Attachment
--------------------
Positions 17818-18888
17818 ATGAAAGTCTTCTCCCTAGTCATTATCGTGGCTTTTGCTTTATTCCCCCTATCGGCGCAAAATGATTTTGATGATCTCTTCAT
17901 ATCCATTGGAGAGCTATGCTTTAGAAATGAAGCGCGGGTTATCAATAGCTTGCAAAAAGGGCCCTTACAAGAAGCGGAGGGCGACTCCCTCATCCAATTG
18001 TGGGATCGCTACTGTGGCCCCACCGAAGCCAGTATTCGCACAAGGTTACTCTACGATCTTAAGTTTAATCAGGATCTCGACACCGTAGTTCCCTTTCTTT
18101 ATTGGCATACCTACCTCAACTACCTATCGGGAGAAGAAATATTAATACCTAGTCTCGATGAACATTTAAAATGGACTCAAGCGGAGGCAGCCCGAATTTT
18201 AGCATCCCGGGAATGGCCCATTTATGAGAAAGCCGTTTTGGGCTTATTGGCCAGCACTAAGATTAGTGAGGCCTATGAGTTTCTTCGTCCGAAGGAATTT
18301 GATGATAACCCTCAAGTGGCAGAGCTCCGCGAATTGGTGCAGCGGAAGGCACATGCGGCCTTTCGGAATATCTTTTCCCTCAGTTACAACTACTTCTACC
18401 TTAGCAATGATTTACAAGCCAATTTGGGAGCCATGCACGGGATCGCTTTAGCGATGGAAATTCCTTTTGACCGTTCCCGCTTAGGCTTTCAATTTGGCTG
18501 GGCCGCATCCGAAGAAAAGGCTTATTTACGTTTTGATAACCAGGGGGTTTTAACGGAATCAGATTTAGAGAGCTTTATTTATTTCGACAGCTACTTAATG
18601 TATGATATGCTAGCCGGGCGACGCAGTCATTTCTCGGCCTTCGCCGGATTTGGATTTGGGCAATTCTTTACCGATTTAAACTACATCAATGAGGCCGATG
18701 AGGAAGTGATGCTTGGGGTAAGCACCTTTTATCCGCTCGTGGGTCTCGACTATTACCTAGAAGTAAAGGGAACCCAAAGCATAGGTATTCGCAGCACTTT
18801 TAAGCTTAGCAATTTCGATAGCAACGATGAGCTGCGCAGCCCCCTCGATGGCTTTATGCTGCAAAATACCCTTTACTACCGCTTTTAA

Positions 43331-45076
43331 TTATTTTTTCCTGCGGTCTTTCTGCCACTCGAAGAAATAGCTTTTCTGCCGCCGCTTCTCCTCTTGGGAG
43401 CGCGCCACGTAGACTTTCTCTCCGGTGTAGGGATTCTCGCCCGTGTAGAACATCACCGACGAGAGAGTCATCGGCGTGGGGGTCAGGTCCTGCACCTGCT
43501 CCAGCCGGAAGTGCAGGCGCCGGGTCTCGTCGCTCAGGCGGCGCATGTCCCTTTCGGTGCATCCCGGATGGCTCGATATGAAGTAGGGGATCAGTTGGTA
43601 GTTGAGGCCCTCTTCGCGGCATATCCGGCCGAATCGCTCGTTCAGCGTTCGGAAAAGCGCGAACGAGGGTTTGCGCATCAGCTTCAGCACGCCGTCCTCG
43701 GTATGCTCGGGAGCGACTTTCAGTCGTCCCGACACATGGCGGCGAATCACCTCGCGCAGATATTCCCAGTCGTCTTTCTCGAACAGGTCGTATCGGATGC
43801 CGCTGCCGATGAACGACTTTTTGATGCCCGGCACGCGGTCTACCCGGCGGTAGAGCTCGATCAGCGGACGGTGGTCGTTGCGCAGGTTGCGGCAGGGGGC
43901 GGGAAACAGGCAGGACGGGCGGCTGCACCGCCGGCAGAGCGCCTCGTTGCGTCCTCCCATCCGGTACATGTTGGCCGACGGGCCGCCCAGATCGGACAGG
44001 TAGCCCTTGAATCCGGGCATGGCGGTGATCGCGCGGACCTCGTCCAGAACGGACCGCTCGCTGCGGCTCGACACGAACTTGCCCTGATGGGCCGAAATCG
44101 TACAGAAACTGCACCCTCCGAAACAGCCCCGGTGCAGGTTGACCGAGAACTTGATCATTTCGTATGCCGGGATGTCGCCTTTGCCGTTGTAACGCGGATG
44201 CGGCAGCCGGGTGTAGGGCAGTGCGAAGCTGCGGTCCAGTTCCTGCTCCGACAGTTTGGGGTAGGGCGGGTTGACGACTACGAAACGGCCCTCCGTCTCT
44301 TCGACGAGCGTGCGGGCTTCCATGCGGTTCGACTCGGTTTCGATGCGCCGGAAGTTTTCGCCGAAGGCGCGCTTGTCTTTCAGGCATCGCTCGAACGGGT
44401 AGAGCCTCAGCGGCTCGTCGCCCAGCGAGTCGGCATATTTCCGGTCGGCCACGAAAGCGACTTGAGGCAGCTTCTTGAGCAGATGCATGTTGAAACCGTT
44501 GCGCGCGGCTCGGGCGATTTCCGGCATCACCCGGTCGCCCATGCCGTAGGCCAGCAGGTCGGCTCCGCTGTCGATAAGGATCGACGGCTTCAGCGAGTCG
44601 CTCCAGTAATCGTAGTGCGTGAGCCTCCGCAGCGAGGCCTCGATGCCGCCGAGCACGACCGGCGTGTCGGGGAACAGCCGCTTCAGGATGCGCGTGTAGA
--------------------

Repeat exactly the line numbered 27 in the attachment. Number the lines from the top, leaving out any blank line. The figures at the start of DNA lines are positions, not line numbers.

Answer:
44601 CTCCAGTAATCGTAGTGCGTGAGCCTCCGCAGCGAGGCCTCGATGCCGCCGAGCACGACCGGCGTGTCGGGGAACAGCCGCTTCAGGATGCGCGTGTAGA